I would have thought that no rational person would attempt in the name of intellectualism to advance an idea that the basis of resistance to the inevitable removal of Mugabe ought to flow from an idea founded on illegality and unconstitutionalism in so far as abolishing his government as boldly asserted by Zhuwao but rather on some value-centric premises based on the Jeffersoian principle that:
“When a man assumes a public trust, he should consider himself as public property, and justly liable to the inspection and vigilance of public opinion.”
We can all agree that we are generally not active citizens and the culture of debating ideas and adopting problem solving approaches to life is yet to take root. Is it not ironic that the careerlisation of public service is one of the unacceptable outcomes of the Mugabe dispensation and young people like Zhuwao simply cannot find any alternative way of being relevant to the myriad of problems facing Zimbabwe than to be critical?
Imagine a new Zhuwao resigned to the fact that his uncle needs to rest and download before he expires all the bad and good deeds as well as take time to appreciate the real adverse impact of his ideas and acts of commissions as well as omissions on the generality of the Zimbabwean public. Zhuwao knows and ought to know better yet the foundation of his resistance movement suggests that he may not have any clue as to how a future so promising in 1980 was squandered in fashion under his uncle’s presumed direction and watch.
Even the SADC and AU leaders who had the occasion of watching President Mugabe at close range knew and ought to have known better that although the transfer of the baton was not done lawfully and constitutionally, President Mugabe had personally with the help of people he thought were on his side removed all plausible and viable alternatives of retiring him without drama.
On balance and in hindsight, people like Zhuwao should be grateful for the manner in which the baton was taken from President Mugabe because I can think of many reasons why the soft landing he got angers many. One would have expected Zhuwao as the nephew of the uncle with a chequered history to be at the forefront of congratulating President Mnangagwa for upsetting some citizens who believe that President Mugabe and his crew ought to have been asked to endure the pain that many others have had to endure in the name of independence.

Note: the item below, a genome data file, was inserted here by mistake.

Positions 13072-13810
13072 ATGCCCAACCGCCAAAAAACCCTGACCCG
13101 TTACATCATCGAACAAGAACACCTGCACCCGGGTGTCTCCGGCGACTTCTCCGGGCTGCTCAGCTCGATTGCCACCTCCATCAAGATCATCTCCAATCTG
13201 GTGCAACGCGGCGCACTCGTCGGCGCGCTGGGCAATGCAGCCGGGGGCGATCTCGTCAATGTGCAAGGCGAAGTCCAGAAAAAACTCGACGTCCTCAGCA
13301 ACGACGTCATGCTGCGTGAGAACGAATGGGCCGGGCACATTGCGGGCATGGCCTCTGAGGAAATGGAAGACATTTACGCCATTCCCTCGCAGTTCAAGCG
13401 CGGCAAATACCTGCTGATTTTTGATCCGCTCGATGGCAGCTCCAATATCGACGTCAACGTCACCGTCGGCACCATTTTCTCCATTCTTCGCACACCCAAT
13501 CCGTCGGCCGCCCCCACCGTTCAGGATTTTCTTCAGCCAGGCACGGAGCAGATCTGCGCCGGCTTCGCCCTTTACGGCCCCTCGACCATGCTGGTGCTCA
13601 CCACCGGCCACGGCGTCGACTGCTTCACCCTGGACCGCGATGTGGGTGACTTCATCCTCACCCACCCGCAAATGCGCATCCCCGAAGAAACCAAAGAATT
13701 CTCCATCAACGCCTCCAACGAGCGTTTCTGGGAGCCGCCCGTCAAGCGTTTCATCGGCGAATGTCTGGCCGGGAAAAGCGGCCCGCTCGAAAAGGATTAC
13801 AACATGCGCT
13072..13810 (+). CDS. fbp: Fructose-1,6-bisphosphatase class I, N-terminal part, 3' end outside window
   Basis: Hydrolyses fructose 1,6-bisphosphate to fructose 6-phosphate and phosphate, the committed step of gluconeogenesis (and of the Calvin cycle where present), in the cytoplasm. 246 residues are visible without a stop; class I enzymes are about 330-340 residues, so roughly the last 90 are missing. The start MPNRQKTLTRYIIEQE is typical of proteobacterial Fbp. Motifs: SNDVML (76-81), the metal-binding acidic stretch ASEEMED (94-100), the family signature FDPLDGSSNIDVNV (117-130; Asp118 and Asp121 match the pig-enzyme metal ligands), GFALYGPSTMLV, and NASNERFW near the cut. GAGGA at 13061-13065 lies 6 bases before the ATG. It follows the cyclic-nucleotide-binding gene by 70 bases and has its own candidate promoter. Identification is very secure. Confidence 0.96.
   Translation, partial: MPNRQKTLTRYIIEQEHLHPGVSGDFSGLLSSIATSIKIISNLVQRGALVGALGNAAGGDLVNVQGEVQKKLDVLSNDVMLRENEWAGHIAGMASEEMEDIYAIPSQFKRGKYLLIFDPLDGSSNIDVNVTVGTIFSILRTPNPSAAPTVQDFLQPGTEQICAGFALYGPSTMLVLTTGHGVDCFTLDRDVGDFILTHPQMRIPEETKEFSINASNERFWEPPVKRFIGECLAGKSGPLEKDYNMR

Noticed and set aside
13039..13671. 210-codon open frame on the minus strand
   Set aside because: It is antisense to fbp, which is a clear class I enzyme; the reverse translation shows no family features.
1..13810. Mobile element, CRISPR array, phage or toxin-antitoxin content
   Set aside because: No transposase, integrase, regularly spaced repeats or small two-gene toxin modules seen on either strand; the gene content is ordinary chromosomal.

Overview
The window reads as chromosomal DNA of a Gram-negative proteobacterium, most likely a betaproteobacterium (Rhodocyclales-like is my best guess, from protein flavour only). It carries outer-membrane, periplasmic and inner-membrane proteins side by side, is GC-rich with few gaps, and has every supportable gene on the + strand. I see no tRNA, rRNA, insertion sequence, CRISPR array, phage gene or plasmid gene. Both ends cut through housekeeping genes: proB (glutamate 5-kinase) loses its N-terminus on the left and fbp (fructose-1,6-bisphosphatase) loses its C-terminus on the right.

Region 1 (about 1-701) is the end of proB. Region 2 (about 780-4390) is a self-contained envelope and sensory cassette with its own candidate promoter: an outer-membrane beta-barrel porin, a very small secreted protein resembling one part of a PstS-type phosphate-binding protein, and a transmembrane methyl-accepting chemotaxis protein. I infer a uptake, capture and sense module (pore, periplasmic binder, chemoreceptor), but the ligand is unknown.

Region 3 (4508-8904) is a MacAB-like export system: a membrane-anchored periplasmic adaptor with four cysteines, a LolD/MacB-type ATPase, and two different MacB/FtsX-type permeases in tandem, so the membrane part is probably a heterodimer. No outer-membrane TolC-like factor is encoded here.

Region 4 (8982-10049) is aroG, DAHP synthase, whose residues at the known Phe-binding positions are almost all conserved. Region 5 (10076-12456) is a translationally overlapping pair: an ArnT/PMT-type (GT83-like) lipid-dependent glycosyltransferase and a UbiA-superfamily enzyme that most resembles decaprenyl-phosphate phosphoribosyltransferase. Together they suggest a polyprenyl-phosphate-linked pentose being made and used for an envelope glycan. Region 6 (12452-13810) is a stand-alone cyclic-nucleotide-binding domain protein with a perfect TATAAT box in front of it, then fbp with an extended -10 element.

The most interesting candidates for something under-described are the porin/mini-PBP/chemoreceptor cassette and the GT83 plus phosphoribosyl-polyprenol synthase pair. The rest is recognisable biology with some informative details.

It was only a few years ago that Zhuwao had the audacity of calling me a Speculative Political Entrepreneur (“SPE”) and after trying to engage him with facts, I was shocked that at his age he had unfortunately developed the KNOW IT ALL attitude. Indeed, Zhuwao may need help to recover from a worldview where he was automatically relevant on account of his uncle to a world in which the content of his character ought to be the currency.
If Zimbabwe had a voice, I have no doubt that it would object to the use of the word “resistance” by Zhuwao of all people. Resistance necessarily has to have a source and there are no jurisdictional facts that would support Zhuwao to be part of any resistance aimed for any public and general good.
Even Zhuwao would understand that “to reconstruct” and “to restore” are cousin terms coming from the same parentage. When SMM was extra-judicially placed under the control of a state-appointed Administrator which in political parlance means a coup, Zhuwao celebrated and saw no evil because his uncle was the umbrella of injustice. The same Zhuwao would now want to cry foul when injustices were institutionalized under his uncle’s watch.
It is and ought to be time for all of us to introspect and reflect on what could have been different if we had cared about our common humanity and future. We all know or ought to know that absent greed, randomness, irrationality, selfishness, nepotism, bias, and subjectivity, human life would not be interesting but this should have limits.
Zimbabwe had become synonymous with the Mugabe household and the former President must feel good to at least read a newspaper in which he is no longer the headline feature. Zhuwao should be giving the public regular updates of President Mugabe’s difficult transition from headline to a soon forgotten political past trend setter and grand master.
In conclusion, I think we should take notice that if we don’t reject pseudo intellectualism being used to bamboozle the ordinary public, the risk of Mugabe reinventing himself through unsavoury characters is high. There are many issues pregnant in the change and we all must objectively expose the kind of Zimbabwe of our dreams and work constructively and collaboratively to realize it.
We all have work to do. We can start with investing in power literacy. I host a show on Facebook live as part of the active citizenship initiative being promoted by the 1873 FM radio www.the1873fm.com and the www.the1873tv.com platforms under the theme “The Future I Want.” If you believe that your voice counts, please do inbox me on firstname.lastname@example.org so that we can use the platform to contest ideas.
I will continue to use Zhuwao as a sparring partner as we continue to interrogate his ideas on the kind of future he wants for Zimbabwe. We should no doubt congratulate him for this effort to ignite and inspire people to be proactive and resist any further intrusion of their constitutional rights.
In conclusion, I believe that the opposite of poverty is a competent leader or a BIG MAN and equally that wealth will not be generated unless the idea that government is an address where people should seek a pin number to prosperity.
In the premises, we need to share ideas, insights, experiences, and knowledge about what is missing and required to ignite people to believe in the idea called “independent Zimbabwe” in order to make it great again.